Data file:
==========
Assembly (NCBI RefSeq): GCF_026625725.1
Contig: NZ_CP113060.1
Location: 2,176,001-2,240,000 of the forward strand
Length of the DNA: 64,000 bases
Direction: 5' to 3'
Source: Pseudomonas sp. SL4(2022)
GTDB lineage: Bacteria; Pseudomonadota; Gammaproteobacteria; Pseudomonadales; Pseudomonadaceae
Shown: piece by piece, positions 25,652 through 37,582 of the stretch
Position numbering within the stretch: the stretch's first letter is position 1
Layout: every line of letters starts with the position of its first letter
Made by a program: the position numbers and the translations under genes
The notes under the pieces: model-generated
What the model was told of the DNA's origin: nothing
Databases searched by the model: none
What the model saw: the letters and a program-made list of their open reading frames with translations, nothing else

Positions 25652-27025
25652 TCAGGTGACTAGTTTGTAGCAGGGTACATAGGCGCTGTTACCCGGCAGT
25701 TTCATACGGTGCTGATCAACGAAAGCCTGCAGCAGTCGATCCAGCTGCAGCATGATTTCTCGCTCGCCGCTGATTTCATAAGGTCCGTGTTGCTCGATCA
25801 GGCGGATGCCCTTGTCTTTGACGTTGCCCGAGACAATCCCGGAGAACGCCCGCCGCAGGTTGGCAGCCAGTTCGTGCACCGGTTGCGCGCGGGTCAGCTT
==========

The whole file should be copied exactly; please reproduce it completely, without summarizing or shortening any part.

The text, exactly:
Assembly (NCBI RefSeq): GCF_026625725.1
Contig: NZ_CP113060.1
Location: 2,176,001-2,240,000 of the forward strand
Length of the DNA: 64,000 bases
Direction: 5' to 3'
Source: Pseudomonas sp. SL4(2022)
GTDB lineage: Bacteria; Pseudomonadota; Gammaproteobacteria; Pseudomonadales; Pseudomonadaceae
Shown: piece by piece, positions 25,652 through 37,582 of the stretch
Position numbering within the stretch: the stretch's first letter is position 1
Layout: every line of letters starts with the position of its first letter
Made by a program: the position numbers and the translations under genes
The notes under the pieces: model-generated
What the model was told of the DNA's origin: nothing
Databases searched by the model: none
What the model saw: the letters and a program-made list of their open reading frames with translations, nothing else

Positions 25652-27025
25652 TCAGGTGACTAGTTTGTAGCAGGGTACATAGGCGCTGTTACCCGGCAGT
25701 TTCATACGGTGCTGATCAACGAAAGCCTGCAGCAGTCGATCCAGCTGCAGCATGATTTCTCGCTCGCCGCTGATTTCATAAGGTCCGTGTTGCTCGATCA
25801 GGCGGATGCCCTTGTCTTTGACGTTGCCCGAGACAATCCCGGAGAACGCCCGCCGCAGGTTGGCAGCCAGTTCGTGCACCGGTTGCGCGCGGGTCAGCTT